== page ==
samgrayband

Sam Gray, the outstanding composer and arranger, leads a driving big band of his contemporary, younger Seattleites at the Triple Door, opening up for the third and last night of the Wayne Horvitz 20-year retrospective. Monday, November 3, Triple Door
Gray, a 2008 graduate of Garfield High School’s extraordinary jazz program, has also been a student of Wayne Horvitz’s for many years. Of Gray, who now is studying composition at Temple University in Philadelphia, Horvitz says: “Sam was one of a few students first at Washington Middle School and then with the Garfield band who studied improvisation with me – he’s a sax player – who also were interested in composition. By ninth and tenth grade he was bringing me really interesting charts, and by eleventh grade they were really great, really interesting. For example, he did an arrangement of ‘Caledonian Mission,’ off The Band’s Music from Big Pink, and also a They Might Be Giants tune. Plus a lot of originals. He was already pulling this off in eleventh and twelfth grade. When he gets out he’s going to be a force of nature.”

Click here for the complete schedule for the rest of the upcoming shows at the 2008 Earshot Jazz Festival

Photograph by Seattle photographer Daniel Sheehan, a photojournalist specializing in jazz photography, photojournalism and portrait photography for publications and corporations. He is also a Seattle wedding photographer with a subtle, unobtrusive, story-telling approach creating award winning wedding photojournalism ranking him among the best Seattle wedding photographers.

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Doug Wieselman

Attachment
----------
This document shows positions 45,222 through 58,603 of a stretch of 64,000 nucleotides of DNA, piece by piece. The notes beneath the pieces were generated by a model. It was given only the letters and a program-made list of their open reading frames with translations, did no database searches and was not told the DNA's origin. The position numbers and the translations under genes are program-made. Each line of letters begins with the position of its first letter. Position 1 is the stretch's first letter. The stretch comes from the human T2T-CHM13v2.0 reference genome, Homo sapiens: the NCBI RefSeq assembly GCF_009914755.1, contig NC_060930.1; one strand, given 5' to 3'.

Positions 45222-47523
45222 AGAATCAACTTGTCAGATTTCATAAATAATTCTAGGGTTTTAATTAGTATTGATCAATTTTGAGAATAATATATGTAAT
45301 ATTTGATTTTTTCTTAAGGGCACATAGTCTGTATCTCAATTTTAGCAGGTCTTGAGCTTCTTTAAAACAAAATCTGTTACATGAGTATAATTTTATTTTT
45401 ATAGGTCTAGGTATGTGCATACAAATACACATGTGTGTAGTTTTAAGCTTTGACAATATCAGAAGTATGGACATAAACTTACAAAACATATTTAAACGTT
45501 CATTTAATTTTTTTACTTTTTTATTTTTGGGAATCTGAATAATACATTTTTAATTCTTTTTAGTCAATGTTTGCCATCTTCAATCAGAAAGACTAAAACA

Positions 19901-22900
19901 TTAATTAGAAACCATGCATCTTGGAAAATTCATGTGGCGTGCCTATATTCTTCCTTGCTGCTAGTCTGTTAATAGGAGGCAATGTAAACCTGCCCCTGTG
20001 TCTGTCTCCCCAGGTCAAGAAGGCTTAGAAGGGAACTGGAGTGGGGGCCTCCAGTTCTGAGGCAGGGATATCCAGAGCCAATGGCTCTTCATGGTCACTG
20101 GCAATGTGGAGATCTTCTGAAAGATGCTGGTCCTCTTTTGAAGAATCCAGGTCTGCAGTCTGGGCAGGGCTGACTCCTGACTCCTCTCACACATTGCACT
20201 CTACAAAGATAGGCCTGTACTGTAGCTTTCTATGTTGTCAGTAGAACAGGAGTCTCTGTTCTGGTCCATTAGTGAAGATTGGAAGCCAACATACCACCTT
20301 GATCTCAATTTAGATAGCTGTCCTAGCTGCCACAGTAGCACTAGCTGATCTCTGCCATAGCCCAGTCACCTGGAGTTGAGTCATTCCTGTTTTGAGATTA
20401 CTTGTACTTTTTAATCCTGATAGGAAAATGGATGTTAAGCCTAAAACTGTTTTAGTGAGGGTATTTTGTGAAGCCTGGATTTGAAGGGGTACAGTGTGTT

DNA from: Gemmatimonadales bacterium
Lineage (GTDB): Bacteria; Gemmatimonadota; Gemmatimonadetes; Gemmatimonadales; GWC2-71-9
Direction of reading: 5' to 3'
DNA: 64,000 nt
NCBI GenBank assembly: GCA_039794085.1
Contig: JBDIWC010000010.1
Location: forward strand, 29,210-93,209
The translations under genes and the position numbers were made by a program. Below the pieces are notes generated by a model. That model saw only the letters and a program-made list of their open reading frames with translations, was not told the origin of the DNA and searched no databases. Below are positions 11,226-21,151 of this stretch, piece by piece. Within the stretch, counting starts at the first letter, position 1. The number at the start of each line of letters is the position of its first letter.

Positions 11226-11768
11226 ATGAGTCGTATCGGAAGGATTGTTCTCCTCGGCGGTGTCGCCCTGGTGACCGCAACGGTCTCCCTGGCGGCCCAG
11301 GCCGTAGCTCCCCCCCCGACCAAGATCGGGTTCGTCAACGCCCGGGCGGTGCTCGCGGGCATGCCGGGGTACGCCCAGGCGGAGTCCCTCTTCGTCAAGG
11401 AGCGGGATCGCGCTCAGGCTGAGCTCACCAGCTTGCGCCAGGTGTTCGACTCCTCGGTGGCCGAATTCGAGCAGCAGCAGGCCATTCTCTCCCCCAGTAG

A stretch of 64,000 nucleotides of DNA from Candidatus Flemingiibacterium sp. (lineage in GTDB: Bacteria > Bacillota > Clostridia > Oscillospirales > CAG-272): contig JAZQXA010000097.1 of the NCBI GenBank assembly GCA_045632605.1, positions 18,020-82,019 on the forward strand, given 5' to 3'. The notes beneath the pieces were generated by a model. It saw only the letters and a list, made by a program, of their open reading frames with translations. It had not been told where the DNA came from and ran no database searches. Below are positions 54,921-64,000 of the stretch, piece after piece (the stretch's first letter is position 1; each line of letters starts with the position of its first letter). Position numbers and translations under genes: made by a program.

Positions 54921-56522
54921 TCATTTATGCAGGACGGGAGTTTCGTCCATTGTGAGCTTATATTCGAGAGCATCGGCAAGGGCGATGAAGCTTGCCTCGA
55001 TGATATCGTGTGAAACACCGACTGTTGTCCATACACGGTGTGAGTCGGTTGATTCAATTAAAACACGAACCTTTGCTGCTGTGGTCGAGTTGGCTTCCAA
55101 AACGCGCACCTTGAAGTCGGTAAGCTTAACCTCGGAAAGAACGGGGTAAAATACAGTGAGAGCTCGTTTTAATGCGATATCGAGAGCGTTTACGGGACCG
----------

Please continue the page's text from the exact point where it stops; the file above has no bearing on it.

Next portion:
November 4th, 2008


Doug Wieselman playing with Robin Holcomb: Larks, They Crazy Sunday, November 2, Seattle Art Museum

Robin Holcomb shared the bill with Horvitz/Miles/Previte Trio Sunday night. Her playing and singing were a special treat. I was lulled and then moved in some of the more stirring pieces. The pianist/composer/singer performed a reprise of her 1989 landmark Sound Aspects release, Larks, They Crazy. The album featured many of the top-working musicians in New York, including Horvitz, Previte, Marty Ehrlich, Doug Wieselman, and David Hofstra. Like Todos Santos, the album gathered much attention upon its release. Featuring some truly ambitious music, the drama of her compositions well deserves revisiting. Mark Dery of The New York Times wrote: “Ms. Holcomb has done something remarkable here: she has created a new American regionalism, spun from many threads – country rock, minimalism, Civil War songs, Baptist hymns, Appalachian folk tunes, even the polytonal music of Charles Ives. The music that results is as elegantly simple as a Shaker quilt, and no less beautiful.”